Tourism, Landscape, and the Irish Character: British Travel Writers in Pre-Famine Ireland
Picturesque but poor, abject yet sublime in its Gothic melancholy, the Ireland perceived by British visitors during the eighteenth and nineteenth centuries did not fit their ideas of progress, propriety, and Protestantism. The rituals of Irish Catholicism, the lamentations of funeral wakes, the Irish language they could not comprehend, even the landscapes were all strange to tourists from England, Wales, and Scotland. Overlooking the acute despair in England’s own industrial cities, these travelers opined in their writings that the poverty, bog lands, and ill-thatched houses of rural Ireland indicated moral failures of the Irish character.
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describing the poverty - stricken peasants of Clear Island in 1827 , Caesar Otway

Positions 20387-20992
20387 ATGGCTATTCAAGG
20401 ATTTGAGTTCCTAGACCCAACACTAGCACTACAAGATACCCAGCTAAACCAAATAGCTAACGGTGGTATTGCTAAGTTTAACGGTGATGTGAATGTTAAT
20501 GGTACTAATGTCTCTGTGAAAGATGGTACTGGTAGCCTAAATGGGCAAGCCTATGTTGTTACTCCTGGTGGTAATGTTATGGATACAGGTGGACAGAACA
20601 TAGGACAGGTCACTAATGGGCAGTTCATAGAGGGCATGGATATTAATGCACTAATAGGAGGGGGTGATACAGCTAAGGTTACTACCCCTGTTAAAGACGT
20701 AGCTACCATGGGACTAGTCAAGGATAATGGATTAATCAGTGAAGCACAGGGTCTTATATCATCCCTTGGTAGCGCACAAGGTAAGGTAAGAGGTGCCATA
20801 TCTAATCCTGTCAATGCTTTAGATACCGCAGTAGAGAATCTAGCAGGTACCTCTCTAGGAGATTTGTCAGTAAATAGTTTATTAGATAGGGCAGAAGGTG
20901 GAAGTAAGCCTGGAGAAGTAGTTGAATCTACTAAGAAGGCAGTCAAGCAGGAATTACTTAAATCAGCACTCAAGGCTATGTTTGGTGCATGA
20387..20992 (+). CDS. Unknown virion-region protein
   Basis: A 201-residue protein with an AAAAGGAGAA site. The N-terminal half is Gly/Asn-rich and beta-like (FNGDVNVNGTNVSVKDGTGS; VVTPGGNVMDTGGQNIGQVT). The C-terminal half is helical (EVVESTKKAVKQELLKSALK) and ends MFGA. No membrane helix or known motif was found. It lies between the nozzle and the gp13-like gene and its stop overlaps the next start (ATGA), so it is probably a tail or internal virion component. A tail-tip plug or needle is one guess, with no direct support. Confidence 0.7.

exclaimed , “ It therefore was a pleasant relief coming down from this district to
rest on the sweet clean shores of Bantry Bay . " Otway ' s rhetorical diversion ...
Touring Sligo and Mayo around 1779 , the artist Gabriel Beranger found it
necessary to travel with an Irish speaker , since many of the peasants spoke no
English . In 1809 Joseph Woods discovered that the women and children in the
In describing povertystricken peasants , however , the writers all too often settled
upon what was , for their culture , the ultimate ... Typical is Jonathan Binns ' s
comment that the peasant cabins around Manorhamilton in Leitrim were “ not half